If you are about to go through a divorce or an allocation of parental responsibilities case, you may be wondering whether you or the other parent is entitled to claim the tax dependency exemption. By statute, unless the parties reach an agreement otherwise, the court will allocate the right to claim dependent children for income tax purposes between the parties. C.R.S. § 14-10-115 (12).
Specifically, the court must allocate these rights in proportion to the parties’ respective contributions to the costs of raising the children. So, for instance, if you and the other parent each contribute equally towards raising your kids, you can probably expect an order that allows you to claim the exemption in alternating years. In addition, you may NOT claim your child as a dependent if you have not paid all court-ordered child support for that tax year, or if claiming the child as a dependent would not result in any tax benefit to you.
Even if the parents’ contributions toward the children aren’t exactly equal, the court will generally award the parents the ability to claim the children in alternating years so long as their contributions are somewhat equal. For instance, in In Interest of A.R.W., 903 P.2d 10 (1994), evidence that the father’s support obligation was 61.9% of the total amount paid supported the trial court’s decision to award the income tax exemption for child to the father in alternate years. Alternatively, some courts have held otherwise. See, e.g., In re Marriage of Cardona and Castro, 321 P.3d 518 (2010) [trial court’s allocation of dependency tax exemption for minor children such that husband and wife were permitted to claim one child every year, was not in proportion to contributions to costs of raising child and thus violated governing statute, where percentage of income attributed to husband on child support worksheet was 65 percent, as compared to wife’s 35 percent].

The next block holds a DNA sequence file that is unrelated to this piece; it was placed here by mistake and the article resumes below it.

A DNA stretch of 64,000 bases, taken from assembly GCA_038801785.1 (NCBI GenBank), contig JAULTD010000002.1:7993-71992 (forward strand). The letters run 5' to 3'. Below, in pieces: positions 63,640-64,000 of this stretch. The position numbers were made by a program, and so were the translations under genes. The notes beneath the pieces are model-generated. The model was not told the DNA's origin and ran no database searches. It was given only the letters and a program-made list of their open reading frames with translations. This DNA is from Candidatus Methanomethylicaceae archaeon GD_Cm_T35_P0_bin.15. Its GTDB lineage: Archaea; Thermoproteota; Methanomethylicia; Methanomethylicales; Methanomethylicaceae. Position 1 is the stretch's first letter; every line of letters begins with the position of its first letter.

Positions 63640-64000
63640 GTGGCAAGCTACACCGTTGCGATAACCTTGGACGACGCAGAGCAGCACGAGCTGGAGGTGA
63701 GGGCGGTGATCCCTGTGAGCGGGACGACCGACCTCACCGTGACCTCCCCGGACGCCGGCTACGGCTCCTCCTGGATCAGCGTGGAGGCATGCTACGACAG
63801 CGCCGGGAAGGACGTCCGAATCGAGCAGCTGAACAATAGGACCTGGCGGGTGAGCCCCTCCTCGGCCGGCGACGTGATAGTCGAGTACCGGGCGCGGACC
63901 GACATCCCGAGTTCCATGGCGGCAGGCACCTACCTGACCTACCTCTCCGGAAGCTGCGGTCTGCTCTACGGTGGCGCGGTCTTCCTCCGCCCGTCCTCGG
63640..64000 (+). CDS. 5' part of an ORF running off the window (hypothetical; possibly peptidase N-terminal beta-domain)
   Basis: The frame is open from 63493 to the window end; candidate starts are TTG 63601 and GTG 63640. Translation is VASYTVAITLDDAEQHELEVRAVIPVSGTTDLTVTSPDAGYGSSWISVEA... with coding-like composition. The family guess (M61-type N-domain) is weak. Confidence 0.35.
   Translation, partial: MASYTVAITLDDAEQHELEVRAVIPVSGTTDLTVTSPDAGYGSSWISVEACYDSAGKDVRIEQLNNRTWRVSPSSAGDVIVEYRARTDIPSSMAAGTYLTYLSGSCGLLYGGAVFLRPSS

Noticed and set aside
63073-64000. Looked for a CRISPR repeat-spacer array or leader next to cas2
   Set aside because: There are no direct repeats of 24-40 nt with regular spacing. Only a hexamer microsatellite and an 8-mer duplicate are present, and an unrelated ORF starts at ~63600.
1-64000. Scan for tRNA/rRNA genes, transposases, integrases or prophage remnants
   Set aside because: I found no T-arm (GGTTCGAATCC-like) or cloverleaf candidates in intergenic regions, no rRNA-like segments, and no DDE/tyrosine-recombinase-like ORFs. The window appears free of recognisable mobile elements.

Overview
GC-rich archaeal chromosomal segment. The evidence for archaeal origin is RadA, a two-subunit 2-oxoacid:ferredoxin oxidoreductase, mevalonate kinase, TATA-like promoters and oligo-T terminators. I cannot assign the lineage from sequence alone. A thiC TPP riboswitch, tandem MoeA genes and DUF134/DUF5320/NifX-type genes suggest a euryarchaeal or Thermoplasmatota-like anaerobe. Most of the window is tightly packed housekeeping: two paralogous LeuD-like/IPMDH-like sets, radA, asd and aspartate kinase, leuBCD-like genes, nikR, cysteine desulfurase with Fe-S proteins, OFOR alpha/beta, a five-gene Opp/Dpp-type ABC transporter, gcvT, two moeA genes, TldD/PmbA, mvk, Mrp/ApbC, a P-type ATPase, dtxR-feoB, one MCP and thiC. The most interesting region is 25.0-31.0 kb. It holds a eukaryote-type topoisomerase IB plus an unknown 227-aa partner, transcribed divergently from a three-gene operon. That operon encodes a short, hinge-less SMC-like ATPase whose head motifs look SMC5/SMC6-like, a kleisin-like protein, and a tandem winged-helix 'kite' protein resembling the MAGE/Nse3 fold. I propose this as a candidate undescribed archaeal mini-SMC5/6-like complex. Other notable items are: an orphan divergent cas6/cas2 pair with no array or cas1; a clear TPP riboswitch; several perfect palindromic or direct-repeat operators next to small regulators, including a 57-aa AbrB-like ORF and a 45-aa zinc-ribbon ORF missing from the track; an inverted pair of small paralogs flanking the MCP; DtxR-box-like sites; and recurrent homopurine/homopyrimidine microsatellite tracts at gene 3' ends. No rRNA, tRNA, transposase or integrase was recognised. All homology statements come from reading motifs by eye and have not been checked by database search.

Moreover, even if the parties initially come to an agreement regarding the allocation of the tax dependency exemption, the court maintains jurisdiction to modify the allocation upon a showing of a substantial and continuous change of circumstances. In re Marriage of Oberg, 900 P.2d 1267 (1994). However, if the court modifies the allocation of the tax dependency exemption, it CANNOT make the exemption retroactive – i.e., it cannot force one party to amend his or her already-filed tax return to change the exemption.
Note that if you have more than one “qualifying child,” and you claim the dependency exemption, the IRS allows you to claim one exemption for each child that qualifies as a dependent. Per the IRS’ rules, a qualifying child would be your biological son or daughter, stepchild, or foster child who is under the age of 19.
How much is the dependency exemption? Although the particular amount changes each year, the exemption amount for 2016 was $4,050.00 per child.
Please contact the Domestic Team at Feldmann Nagel Margulis for all of your family law needs